Airport drone disruption: All major UK airports to have 'military-grade' protection
All major UK airports now have or will soon have military grade anti-drone equipment, the government says.
It comes after the military were called in to help when drone sightings caused delays for around an hour at Heathrow on Tuesday.
And drone sightings at Gatwick caused major disruption affecting 140,000 passengers before Christmas.
Earlier, the defence secretary said it would "not be right" to ask the RAF to respond to similar incidents in future.
Gavin Williamson said all commercial airports needed to invest in anti-drone technology.
Ministers are also working on ensuring the technology is installed at other critical infrastructure such as prisons, power stations and military sites.
Official figures show 120 near misses between drones and aircraft were reported over the last year - a twenty-fold increase on the six incidents recorded in 2014.
Speaking on a visit to RAF Marham, Norfolk, Mr Williamson said: "I think that everyone would be expecting all airports to be having this detection, and deterrence effect also, at all commercial airports in the future.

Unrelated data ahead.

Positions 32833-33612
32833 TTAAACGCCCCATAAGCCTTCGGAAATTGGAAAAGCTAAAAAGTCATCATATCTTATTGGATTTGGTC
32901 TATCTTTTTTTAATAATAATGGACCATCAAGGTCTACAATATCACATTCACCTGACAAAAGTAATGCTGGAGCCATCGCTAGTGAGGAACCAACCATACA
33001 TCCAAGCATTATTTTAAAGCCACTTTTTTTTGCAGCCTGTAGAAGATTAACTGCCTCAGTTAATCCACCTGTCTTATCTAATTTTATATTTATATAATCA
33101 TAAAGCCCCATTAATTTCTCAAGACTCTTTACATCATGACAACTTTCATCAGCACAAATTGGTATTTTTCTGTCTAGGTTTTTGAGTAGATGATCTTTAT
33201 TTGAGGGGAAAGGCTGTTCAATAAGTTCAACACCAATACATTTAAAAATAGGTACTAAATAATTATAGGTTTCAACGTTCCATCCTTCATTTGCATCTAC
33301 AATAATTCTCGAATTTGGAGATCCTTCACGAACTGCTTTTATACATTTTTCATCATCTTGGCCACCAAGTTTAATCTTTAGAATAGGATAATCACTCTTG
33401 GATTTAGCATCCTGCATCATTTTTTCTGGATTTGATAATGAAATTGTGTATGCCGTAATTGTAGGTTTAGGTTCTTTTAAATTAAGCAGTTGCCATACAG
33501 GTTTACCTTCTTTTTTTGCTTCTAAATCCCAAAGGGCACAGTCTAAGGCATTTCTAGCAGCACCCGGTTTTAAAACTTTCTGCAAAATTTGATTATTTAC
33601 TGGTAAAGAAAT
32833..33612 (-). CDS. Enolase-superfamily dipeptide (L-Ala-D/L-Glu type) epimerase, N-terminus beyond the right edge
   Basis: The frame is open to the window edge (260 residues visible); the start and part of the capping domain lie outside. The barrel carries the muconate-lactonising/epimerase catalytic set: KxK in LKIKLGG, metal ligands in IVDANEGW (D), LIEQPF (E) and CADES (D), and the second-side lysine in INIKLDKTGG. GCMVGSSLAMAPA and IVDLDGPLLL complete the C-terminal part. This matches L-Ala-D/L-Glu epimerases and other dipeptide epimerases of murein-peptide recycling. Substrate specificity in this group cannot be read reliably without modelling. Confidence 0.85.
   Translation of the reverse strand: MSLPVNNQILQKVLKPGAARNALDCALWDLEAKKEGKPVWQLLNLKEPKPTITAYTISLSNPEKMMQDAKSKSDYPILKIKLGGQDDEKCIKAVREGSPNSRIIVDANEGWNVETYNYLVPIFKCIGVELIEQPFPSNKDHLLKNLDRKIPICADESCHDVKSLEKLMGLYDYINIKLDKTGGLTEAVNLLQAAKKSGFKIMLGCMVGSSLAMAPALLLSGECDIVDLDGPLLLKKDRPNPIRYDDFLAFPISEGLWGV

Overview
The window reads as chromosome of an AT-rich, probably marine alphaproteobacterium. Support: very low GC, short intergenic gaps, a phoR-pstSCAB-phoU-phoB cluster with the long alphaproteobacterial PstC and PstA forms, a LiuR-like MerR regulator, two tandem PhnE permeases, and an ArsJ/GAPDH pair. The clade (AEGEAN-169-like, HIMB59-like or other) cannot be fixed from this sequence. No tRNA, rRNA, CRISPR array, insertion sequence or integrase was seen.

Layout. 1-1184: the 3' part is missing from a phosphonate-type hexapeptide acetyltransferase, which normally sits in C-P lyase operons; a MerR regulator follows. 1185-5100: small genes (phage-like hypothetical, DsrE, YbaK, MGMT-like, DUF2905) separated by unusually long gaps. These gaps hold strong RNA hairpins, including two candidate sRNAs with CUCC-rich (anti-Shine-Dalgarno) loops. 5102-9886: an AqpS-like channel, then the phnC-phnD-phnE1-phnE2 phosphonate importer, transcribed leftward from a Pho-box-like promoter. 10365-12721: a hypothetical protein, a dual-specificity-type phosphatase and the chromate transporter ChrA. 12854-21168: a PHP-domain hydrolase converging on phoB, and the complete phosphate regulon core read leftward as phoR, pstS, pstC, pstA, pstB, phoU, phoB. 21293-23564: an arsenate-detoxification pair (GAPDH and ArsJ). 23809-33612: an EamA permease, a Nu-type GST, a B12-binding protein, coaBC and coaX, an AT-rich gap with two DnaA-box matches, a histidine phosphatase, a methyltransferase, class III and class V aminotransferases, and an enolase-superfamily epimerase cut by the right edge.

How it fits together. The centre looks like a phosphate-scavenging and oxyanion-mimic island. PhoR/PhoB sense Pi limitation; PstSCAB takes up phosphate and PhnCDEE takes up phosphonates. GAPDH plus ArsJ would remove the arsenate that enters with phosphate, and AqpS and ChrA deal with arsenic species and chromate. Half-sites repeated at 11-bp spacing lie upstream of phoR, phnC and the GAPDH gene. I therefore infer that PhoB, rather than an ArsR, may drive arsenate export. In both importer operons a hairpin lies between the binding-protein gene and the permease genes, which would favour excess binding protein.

"It is a logical thing for them to be investing [in]."
Military-grade anti-drone equipment has already been installed at airports across the UK.
A system which can detect, track and ground the devices has been installed on the roof of Gatwick's South Terminal following last month's chaos.
Gatwick said last week that it had spent £5m to prevent future attacks. Heathrow also confirmed it would be buying systems to guard against drones.
And it was announced this week that police would be given new powers to tackle the illegal use of drones.
The Heathrow and Gatwick incidents raised questions about how UK airports deal with drones - an issue which has been raised repeatedly by the aviation industry.
RAF's F-35 fighter jets are 'ready to go'
Defence Minister Gavin Williamson issued today's warning shortly after declaring Britain's first nine F-35B Lightning II fighter jets ready for combat.
The US-built jets, which cost £92m each, are expected to revive Britain's ability to launch sea-borne operations from aircraft carriers.
The planes can reach speeds of 1,200mph and can land vertically, similar to the Harrier jump jets.
Mr Williamson said: "Our nation is moving into a new era outside the EU, and our huge achievements in air capability make our commitment to a role on the world stage clear to both our allies and our enemies.
"The incredible F-35 jets are ready for operations, a transformed Typhoon has the power to dominate the skies into the 2040s and we continue to look even further into an ambitious future."